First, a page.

City Councilor Jim Motznik was arguing so passionately at council's May 17 standing-committees meeting last week that you'd swear he was actually discussing something important.
He used a stern tone and wore an earnest look when he talked about the importance of ... licensing cats.
"You're discriminating against dogs," said a stone-faced Motznik, after learning that cats didn't have to be licensed. "We do get complaints about roaming cats on other people's property."
John Artman, supervisor of the city's Animal Control office, hadn't even come to council about cats. He was there to talk about changing the city's ordinance regarding the adoption or disposal of stray dogs, cats and wild animals. The city requires the animals be held for three days, while state law requires a two-day hold. Artman says that often, the animals are sick or injured, and keeping them alive an extra day can be inhumane. The measure was unanimously approved. North Side Councilor Darlene Harris said she was "an animal lover" and voted no.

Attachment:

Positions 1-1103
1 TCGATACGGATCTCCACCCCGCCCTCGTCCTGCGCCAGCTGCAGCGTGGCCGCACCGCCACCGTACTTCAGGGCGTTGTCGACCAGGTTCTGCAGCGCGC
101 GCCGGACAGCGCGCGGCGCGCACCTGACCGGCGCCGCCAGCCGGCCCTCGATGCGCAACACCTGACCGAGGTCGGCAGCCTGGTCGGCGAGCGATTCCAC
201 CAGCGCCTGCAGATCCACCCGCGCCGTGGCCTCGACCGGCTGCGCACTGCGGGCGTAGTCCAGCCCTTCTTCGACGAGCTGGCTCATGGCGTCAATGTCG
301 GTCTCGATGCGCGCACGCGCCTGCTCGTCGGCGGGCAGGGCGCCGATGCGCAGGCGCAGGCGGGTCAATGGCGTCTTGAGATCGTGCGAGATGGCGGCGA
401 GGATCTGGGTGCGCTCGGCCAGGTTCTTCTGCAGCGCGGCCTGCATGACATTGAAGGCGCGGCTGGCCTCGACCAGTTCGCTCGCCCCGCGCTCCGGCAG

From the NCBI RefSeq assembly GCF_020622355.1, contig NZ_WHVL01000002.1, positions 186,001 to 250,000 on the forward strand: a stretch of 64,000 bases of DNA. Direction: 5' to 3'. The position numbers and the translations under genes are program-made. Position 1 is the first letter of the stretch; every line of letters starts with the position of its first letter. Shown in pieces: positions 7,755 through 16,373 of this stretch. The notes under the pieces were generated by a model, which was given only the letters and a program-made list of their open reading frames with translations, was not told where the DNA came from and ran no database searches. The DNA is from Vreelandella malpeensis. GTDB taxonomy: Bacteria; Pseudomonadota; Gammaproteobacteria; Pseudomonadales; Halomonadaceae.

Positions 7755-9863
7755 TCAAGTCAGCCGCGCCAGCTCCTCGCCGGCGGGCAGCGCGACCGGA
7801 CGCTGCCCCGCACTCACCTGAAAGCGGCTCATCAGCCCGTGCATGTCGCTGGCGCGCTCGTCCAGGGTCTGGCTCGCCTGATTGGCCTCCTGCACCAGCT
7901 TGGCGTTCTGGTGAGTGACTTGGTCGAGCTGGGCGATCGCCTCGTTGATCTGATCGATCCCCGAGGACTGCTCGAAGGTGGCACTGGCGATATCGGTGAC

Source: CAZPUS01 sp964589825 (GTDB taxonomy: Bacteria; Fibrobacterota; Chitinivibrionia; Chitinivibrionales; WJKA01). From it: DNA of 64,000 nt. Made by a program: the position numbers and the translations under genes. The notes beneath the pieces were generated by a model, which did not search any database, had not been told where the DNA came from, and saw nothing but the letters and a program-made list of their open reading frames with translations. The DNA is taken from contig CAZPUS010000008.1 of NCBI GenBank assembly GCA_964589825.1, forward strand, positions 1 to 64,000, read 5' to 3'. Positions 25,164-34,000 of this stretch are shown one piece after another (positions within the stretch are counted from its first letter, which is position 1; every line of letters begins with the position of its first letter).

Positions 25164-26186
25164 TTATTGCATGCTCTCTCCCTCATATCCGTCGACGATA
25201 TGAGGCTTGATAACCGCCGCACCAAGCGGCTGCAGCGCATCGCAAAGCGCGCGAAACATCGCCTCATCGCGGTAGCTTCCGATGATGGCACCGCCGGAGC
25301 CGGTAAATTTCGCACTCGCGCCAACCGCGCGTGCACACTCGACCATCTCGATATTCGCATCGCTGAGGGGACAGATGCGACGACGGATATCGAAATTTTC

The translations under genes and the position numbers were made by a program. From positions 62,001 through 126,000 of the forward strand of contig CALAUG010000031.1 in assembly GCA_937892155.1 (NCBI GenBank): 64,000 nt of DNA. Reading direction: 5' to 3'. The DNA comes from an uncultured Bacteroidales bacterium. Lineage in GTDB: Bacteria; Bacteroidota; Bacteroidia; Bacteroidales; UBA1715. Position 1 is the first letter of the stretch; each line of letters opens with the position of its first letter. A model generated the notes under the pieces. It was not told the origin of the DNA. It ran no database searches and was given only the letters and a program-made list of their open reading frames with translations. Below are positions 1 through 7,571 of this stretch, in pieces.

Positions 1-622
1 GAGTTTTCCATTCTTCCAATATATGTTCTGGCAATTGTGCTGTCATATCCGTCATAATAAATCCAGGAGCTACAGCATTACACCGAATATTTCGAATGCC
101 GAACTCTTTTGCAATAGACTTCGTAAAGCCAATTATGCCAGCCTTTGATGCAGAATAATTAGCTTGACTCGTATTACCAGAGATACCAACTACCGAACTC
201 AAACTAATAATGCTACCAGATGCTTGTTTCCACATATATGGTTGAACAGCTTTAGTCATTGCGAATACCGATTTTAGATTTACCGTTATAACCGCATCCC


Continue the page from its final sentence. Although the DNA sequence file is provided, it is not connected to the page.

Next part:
But that was after Motznik got into a verbal tiff with Councilor Doug Shields, who tried to explain why cat-licensing legislation failed when it was proposed about 15 years ago.
"There's an issue relating to the safety of the animals because of the way they behave," Shields reported. "They don't move like dogs. They run through fences and there's a danger of the cats choking if their collars get caught."
Motznik interrupted: "Well, there's a problem with stray cats. I'll bring a resolution forward to start licensing cats because there's no way a roaming cat should be on someone else's property, damaging that property.
"You have to be responsible for your pets and it's ridiculous that they're [not licensed]."
Replied Shields: "Mr. Motznik, it didn't require a response. I'm just giving you the information. If you want to go license the cats, go ahead. Good luck ... Good luck."